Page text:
After tasting each wine, attendees were required to select a favorite white, red, and overall favorite. The latter was split so that members of the media chose the Media Favorite and the general public selected a People's Choice. The best White Wine was awarded to Chrysalis Vineyards for their Albarino - which shows that esoteric vinifera wines can thrive in Virginia. Hat's off to Jennifer McCloud for planting the grape and producing a 100% varietal. The best Red Wine was awarded to Breaux Vineyards for their 2002 Reserve Merlot. This wine is silky smooth. It was apparent that the media weighed heavily in these last awards, because the Michael Shaps Virginia Wineworks Viognier was awarded the Peoples Choice - no complaints here. Shaps also crafts an authentic Cabernet Franc. The overall Media Choice: Breaux Vineyards 2002 Reserve Merlot. And after another glass at dinner that evening - a very respectable decision. More photos are available at CompassTours and Facebook.

If local food, why not local wine?

The panel started with an introduction for the panelists; Todd Kliman, Washingtonian Magazine, author, "The Wild Vine: A Forgotten Grape and the Untold Story of American Wine"; Andrew Stover, Chef Wino - a chef who travels to write about local wines; and Mary Watson-DeLauder, Lansdowne Resort, northern Virginia wine and cooking expert.

Mr. Kliman started by stating that local wine is not really an option in Washington D.C. The restaurants take the view that Virginia wines are exotic - like Hungary or South Africa. The restaurants will use locally grown food - but not the wine. They need sommeliers like Andrew and Mary, but refuse to hire non-tradition sommeliers.

Mr. Stover agreed with many of Kliman's points. Stover "pimps" wines from Idaho, Colorado, Arizona - but other restaurants don't push local wines because their clientele don't care. Recommends The Boulevard Woodgrill which has an all domestic wine menu. Younger audience is willing to dry new wines and will buy local wines.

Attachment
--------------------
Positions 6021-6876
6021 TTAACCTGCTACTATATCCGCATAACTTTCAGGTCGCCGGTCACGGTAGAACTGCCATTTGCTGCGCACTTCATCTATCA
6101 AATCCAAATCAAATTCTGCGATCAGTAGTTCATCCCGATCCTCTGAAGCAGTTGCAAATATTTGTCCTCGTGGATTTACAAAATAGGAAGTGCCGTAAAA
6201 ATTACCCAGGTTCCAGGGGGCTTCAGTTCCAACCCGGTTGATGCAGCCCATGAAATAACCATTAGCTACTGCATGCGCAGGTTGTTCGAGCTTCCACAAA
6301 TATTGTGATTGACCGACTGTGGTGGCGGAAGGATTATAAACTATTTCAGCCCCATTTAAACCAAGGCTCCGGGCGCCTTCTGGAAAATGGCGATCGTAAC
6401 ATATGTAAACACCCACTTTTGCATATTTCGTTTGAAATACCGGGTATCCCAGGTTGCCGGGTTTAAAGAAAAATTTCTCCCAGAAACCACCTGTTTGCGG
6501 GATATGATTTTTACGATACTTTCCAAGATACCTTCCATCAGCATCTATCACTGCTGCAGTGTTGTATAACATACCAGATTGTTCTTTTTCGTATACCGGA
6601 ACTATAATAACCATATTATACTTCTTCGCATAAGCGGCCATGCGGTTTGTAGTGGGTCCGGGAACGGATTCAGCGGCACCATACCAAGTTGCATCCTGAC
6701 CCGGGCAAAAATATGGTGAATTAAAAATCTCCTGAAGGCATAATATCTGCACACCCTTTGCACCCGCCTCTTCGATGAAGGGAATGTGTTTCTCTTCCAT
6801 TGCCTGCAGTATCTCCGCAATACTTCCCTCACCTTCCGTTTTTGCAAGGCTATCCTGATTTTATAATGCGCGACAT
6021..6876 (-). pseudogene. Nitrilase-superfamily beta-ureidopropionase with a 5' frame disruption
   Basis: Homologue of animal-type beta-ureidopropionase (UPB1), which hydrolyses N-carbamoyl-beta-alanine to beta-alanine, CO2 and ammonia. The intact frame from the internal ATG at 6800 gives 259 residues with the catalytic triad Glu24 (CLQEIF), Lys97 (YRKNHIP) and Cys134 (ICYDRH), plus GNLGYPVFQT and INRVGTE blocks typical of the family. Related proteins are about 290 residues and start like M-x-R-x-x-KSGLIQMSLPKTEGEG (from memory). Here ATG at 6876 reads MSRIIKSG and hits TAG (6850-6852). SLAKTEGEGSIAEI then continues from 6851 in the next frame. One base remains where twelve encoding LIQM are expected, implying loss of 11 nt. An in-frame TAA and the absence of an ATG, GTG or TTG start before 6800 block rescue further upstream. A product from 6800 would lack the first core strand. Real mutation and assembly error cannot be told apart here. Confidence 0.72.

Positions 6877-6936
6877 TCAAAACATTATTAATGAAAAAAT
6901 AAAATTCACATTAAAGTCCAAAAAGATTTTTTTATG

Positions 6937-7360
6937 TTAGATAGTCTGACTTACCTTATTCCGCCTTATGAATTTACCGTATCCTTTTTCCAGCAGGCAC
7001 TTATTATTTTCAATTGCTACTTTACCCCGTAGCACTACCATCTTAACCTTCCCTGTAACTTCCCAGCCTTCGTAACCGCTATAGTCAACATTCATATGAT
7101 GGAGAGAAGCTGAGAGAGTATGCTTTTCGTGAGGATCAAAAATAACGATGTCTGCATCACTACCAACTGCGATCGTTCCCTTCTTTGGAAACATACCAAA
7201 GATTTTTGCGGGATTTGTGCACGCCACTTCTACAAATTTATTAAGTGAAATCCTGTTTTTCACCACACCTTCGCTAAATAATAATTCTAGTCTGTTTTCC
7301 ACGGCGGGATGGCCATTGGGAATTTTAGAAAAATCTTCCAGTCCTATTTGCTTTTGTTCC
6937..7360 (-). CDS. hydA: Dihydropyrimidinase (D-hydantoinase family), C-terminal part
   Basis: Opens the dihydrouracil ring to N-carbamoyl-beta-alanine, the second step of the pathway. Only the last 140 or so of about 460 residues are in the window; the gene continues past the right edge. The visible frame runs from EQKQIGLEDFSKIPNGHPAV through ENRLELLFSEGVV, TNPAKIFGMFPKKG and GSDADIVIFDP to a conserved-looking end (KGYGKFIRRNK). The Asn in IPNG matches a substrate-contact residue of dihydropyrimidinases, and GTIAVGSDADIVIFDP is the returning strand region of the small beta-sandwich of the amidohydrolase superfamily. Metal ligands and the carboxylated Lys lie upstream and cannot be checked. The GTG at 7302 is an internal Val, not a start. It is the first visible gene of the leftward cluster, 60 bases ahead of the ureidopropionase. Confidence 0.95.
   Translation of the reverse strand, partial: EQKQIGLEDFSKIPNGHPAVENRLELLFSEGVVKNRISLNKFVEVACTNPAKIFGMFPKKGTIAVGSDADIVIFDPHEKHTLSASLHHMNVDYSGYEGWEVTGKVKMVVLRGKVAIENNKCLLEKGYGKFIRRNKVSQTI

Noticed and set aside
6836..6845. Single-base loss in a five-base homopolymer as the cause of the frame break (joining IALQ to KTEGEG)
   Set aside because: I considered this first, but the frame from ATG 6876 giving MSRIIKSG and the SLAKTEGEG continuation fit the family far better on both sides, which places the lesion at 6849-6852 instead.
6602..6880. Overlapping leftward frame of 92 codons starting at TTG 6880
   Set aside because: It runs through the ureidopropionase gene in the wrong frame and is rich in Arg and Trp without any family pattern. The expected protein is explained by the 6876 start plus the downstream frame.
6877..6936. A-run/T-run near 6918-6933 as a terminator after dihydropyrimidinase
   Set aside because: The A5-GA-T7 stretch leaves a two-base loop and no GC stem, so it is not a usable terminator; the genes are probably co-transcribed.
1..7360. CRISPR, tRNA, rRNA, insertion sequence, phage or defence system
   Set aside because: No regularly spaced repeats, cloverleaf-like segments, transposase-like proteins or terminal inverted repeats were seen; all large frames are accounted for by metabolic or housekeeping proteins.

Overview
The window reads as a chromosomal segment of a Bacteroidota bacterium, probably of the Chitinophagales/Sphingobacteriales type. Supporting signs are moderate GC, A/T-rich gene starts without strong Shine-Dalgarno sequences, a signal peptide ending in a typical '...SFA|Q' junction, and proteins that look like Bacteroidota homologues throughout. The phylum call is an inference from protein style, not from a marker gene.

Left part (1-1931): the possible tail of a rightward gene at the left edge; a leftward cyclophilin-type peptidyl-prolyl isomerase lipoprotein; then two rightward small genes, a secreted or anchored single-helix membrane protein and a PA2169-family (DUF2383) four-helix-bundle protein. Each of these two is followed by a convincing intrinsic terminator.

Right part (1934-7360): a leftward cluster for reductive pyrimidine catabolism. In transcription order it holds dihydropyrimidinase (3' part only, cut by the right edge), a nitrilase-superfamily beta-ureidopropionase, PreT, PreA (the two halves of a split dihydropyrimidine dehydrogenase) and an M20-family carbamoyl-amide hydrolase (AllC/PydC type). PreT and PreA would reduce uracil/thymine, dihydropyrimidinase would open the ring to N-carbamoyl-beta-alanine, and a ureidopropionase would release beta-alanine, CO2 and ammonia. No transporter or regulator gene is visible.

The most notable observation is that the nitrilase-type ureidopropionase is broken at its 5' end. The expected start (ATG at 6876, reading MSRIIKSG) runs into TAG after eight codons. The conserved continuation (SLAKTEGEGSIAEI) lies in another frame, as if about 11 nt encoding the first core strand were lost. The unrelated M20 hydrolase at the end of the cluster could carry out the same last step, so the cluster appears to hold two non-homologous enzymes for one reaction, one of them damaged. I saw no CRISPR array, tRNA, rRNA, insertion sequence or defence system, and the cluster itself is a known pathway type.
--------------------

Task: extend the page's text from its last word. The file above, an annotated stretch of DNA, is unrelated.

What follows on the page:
Mary started by making several suggestions to wineries pushing their wines. Basically do you homework. Know their menu so you can suggest wine pairing. Satellite tasting rooms in more urban areas are another option.

The conversation turned to distribution and the cut taken by the 3 tier system. Jenny McCloud stated that she won't use a distribute since her margin is slow low. Jordan Harris from Tarara Vineyard & Winery stated that they are pushing distribution channels since they won't to gain more market share. Mike Wangbricker mentioned that selling Virginia wines requires a large effort by distributors so they don't bother. Jim Corcoran commented that Virginia now allows 3,000 cases of self distribution. Kliman - people who frequent white tablecloth restaurants purchase wine to impress, not to experiment.

Very good point about bringing chefs out to the wineries - let them know the stories of the wineries. Also, many Virginia wines are overpriced - Virginia makes to make more good well priced properly.

If local food, why not local wine?

If local food, why not local wine? 1 p.m.-2 p.m. Moderator: Dave McIntyre, Washington Post. Panelists: Mary Watson-DeLauder, Lansdowne Resort; Andrew Stover, Chef Wino; Todd Kliman, Washingtonian magazine.

Social media: How regional wineries can get the word out